A multihomed network is a network connected to multiple providers. Organizations use this technique for the following reasons:
- Redundancy: if a provider or the link to the provider or the exit router to the provider is down, then the other provider(s) is used.
- Load balancing: to load balance the providers links.
- Local exit point: to provide multiple exit points with local connectivity for a large network over multiple locations, which usually costs less than having one exit point that aggregates the Internet traffic through private links until it reach the exit router.
- Less transit costs: peering with Tier-2 providers is usually cost-effective because no transit costs are involved.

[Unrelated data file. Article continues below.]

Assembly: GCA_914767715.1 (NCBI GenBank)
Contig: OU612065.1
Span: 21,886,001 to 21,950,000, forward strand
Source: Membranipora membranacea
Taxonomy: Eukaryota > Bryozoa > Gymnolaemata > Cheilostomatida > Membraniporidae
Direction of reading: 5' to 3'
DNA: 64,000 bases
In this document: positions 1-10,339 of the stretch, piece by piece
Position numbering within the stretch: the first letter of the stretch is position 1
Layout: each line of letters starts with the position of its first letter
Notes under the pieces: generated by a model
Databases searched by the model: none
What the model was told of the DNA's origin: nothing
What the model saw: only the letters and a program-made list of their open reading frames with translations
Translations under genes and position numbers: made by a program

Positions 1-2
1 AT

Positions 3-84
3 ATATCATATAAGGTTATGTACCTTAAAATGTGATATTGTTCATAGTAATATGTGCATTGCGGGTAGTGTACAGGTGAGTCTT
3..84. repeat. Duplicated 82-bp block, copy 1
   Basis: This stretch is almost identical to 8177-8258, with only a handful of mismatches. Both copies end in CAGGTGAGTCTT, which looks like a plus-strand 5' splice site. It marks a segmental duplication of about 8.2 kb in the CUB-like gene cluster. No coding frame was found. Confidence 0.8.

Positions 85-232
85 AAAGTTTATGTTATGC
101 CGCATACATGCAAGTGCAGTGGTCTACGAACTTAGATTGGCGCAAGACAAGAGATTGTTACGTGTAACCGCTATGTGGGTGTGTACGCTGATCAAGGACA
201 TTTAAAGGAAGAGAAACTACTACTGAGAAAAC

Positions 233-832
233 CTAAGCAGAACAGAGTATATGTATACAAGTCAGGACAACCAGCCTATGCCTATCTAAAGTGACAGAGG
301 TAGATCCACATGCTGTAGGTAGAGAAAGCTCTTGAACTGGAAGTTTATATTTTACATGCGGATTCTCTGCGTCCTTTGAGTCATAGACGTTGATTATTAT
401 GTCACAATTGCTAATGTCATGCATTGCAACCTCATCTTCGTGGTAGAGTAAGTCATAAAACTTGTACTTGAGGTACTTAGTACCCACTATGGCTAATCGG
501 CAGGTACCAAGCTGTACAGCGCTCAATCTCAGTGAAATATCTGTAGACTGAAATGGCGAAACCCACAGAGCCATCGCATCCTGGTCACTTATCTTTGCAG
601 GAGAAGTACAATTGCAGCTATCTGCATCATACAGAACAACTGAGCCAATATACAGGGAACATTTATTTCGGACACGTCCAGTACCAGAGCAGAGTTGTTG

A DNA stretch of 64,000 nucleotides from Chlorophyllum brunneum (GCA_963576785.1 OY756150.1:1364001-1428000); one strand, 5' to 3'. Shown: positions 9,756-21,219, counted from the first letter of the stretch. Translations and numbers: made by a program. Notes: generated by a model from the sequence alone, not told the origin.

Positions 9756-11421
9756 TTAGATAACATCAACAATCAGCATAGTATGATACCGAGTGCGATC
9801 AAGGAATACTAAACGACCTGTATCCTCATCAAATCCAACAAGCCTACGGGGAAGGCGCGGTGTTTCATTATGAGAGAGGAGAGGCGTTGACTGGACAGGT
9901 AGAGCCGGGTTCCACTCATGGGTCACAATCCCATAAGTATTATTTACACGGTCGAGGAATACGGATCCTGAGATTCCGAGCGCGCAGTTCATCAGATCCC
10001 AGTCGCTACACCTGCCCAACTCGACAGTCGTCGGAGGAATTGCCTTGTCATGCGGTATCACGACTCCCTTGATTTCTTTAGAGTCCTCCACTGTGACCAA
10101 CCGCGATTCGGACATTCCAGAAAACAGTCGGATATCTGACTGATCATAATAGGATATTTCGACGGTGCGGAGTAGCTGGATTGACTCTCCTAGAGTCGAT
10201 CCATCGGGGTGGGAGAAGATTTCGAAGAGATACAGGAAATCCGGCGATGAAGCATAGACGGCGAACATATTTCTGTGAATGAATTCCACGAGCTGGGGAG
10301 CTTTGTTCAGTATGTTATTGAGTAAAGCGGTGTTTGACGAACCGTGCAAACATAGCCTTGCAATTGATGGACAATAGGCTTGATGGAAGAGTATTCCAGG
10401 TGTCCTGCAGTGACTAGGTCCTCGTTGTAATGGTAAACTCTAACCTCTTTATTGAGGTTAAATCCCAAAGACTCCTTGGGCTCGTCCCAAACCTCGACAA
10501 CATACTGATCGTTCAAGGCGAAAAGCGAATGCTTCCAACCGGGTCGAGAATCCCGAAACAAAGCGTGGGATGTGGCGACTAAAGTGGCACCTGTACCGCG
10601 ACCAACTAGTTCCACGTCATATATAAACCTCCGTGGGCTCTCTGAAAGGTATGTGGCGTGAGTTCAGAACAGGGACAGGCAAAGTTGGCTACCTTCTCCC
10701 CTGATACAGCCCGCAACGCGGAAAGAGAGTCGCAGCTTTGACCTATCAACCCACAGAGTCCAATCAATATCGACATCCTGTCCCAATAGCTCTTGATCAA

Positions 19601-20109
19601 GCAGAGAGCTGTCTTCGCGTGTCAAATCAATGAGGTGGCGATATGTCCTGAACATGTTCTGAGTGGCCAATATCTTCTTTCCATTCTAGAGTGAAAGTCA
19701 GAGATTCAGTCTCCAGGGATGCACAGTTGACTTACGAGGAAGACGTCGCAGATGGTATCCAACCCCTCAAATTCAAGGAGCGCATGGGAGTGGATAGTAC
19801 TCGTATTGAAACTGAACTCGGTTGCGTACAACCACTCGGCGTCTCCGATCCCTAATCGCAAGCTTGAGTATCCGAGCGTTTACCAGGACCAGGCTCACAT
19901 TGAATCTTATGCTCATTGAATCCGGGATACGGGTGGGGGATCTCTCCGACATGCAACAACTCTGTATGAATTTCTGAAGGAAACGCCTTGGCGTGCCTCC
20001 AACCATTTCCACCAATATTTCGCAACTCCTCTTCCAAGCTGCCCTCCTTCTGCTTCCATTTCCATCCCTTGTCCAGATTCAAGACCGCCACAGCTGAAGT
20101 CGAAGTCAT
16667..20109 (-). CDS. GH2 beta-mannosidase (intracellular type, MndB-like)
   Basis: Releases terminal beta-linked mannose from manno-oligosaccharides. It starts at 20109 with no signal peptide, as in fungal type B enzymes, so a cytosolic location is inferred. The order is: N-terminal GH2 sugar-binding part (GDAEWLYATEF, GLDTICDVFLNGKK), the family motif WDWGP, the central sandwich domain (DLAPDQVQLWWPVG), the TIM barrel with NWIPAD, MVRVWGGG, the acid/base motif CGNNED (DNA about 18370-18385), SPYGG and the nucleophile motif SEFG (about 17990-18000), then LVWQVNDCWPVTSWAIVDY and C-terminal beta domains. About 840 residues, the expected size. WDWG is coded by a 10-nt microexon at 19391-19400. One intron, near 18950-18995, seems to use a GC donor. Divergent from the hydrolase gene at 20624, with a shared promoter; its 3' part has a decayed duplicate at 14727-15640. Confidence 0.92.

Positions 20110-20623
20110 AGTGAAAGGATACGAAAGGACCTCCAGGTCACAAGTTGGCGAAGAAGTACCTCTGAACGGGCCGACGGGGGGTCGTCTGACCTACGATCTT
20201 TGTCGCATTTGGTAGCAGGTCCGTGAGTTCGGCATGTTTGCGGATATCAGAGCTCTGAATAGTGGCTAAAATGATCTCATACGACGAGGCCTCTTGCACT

- Better response time: by peering with other networks nearer to the target customer base.
- Provider-independent addressing which makes the organization independent of providers.
- Policies: internal or external policies.
Many techniques are currently available for IPv6 multihoming, including:
- provider independent address space;
- multiple prefixes;
- cross-tunnels at site exit routers.
Among the other techniques being discussed in the IPv6 community is propagation using router renumbering and advertisements.
This section will describe the above techniques.
Provider Independent Address Space
As in IPv4, there is no technical barrier to using provider independent address space for IPv6 multihoming. In this case, the address space registries would give address space to organizations that are multihomed. ...